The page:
Category: 0) On The Rawness Of Reading And Writing New Media


On The Rawness Of Reading And Writing New Media

Cheryl E. Ball and James Kalmbach set the pretense for their compilation of Raw: Reading and Writing New Media, “The rawness of new media as it converges with English studies is a moment worthy of articulation.” The book is divided into four sections. The first two sections introduce readers to a wide variety of new media work, the third section then situates the work by bringing a variety of theoretic and disciplinary lenses to our examination of new media. The fourth section focuses on pedagogical issues, from theorizing pedagogy in regards to teaching so-called digital natives, to larger issues of designing support centers for new media teaching, and the issues that frame the creation of new media-based first year writing curricula.

Cheryl E. Ball

Ball

Ball

Cheryl E. Ball, coeditor of RAW: Reading and Writing New Media, is an assistant professor of new media in the English Department at Illinois State University. She received her PhD in rhetoric and technical communication from Michigan Technological Institute. Her areas of interest include born-digital scholarship, new media, multimodal reading and composing practices, teaching with technology, and sustainable technological environments. She is also the editor of

Kairos:A Journal of Rhetoric, Technology, and Pedagogy.

 

James Kalmbach

Kalmbach

Kalmbach

James Kalmbach is the Associate Chair and Professor of English at Illinois State University as well as the co-editor for RAW: Reading and Writing New Media. He received his PhD in English from Michigan State University. In 2007 he was awarded the Computers and Composition Charles Moran Award for Distinguished Contributions to the Field. His interests include the teaching and rhetorical uses of technology in the classroom and the use of image and space on the computer screen to communicate ideas.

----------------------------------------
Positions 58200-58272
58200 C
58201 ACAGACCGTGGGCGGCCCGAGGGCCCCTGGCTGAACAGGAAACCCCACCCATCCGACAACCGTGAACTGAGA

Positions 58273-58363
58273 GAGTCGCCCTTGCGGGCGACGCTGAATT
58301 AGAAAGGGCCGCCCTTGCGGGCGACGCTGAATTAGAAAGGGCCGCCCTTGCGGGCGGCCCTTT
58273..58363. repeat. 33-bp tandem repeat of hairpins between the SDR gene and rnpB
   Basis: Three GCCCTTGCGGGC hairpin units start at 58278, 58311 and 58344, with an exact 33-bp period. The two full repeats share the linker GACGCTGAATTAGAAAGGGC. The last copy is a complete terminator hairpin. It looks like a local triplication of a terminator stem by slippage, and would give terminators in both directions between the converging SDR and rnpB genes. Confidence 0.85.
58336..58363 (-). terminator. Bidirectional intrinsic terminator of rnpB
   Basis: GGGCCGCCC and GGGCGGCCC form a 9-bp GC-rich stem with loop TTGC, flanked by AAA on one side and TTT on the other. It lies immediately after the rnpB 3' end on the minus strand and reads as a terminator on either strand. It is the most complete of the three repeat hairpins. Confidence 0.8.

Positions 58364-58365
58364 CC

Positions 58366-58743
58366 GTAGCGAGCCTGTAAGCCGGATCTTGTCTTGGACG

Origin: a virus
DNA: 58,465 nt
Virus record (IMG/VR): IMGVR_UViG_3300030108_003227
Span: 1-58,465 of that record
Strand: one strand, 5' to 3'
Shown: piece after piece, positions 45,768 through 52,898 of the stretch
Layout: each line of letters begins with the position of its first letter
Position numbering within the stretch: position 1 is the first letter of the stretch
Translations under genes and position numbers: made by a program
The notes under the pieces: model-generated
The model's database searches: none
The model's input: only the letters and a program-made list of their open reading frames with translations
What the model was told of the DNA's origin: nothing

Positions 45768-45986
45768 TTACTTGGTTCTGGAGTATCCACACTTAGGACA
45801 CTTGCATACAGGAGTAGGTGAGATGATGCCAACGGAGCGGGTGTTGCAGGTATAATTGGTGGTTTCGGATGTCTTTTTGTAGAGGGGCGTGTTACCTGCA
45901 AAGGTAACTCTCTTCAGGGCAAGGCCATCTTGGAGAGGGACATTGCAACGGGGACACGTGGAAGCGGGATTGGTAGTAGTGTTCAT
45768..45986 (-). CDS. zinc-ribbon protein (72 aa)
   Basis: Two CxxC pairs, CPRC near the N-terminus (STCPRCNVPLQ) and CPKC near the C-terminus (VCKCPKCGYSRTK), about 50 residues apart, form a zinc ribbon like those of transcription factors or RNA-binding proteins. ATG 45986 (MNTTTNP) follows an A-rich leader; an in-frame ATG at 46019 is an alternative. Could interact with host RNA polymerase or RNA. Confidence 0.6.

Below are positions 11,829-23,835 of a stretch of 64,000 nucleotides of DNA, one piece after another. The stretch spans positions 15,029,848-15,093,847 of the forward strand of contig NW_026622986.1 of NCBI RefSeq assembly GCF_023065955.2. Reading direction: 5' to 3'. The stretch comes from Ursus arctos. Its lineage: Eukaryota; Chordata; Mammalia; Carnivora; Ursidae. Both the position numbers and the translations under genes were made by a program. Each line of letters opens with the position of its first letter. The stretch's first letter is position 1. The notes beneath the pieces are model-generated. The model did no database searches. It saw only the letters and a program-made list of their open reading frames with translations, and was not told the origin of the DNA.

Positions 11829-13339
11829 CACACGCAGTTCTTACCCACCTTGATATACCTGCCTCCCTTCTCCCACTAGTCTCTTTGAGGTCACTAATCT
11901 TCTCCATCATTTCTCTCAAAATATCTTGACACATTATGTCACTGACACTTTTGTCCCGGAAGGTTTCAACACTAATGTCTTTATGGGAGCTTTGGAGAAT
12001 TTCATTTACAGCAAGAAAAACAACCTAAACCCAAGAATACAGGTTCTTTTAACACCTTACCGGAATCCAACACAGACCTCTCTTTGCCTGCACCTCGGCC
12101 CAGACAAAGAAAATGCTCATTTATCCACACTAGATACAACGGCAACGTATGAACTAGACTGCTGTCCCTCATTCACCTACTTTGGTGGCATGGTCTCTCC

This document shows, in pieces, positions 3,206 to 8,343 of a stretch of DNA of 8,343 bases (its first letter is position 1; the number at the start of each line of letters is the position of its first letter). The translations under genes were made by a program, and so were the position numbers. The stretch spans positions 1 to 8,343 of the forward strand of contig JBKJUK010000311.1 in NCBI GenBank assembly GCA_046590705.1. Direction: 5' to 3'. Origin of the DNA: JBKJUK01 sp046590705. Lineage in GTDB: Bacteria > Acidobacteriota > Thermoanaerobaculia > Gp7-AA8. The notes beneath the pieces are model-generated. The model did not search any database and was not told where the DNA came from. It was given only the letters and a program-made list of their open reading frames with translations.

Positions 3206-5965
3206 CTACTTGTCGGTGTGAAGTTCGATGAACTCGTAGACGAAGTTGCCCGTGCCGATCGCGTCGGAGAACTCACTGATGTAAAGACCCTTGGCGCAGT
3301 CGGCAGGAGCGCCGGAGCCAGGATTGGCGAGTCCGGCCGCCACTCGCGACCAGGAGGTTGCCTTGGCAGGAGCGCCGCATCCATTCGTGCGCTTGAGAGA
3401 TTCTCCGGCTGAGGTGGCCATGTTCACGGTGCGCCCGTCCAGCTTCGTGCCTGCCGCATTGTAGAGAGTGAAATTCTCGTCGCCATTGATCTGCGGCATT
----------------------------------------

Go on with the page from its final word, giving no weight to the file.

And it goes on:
References

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Kalmbach, Jim. (2006). Reading the archives: Ten years of nonlinear (Kairos) history. Kairos: Rhetoric, Technology, Pedagogy, 11(1). Retrieved March 28, 2008, from http://kairos.technorhetoric.net/11.1/binder.html?topoi/kalmbach/index.html

Landow, George. (1992). Hypertext: The convergence of contemporary literary theory and technology. Baltimore, MD: Johns Hopkins University Press.

Landow, George. (2004). Hypertext 3.0: Critical theory and new media in an era of globalization. Baltimore, MD: Johns Hopkins University Press.

Levi-Strauss, Claude. (1969). The raw and the cooked. Chicago: University of Chicago Press.

Manovich, Lev. (2001). The language of new media. Cambridge, MA: MIT Press.

Memmott, Talan. (2007). Beyond taxonomy: Digital poetics and the problem of reading. In Adalaide Morris & Thom Swiss (Eds.), New media poetics (pp.293–306). Cambridge, MA: MIT Press.

Morris, Adalaide. (2007). New media poetics: As we may think/How to write. In Adalaide Morris & Thom Swiss (Eds.), New media poetics (pp. 1–46). Cambridge, MA: MIT Press.

Selfe, Richard J. (2004). Sustainable computer environments: Cultures of support in English studies and language arts. Cresskill, NJ: Hampton Press.

Wysocki, Anne Frances, Johnson-Eilola, Johndan, Selfe, Cynthia, & Sirc, Geoffrey. (2004). Writing new media: Theory and applications for expanding the teaching of composition. Logan: Utah State University Press.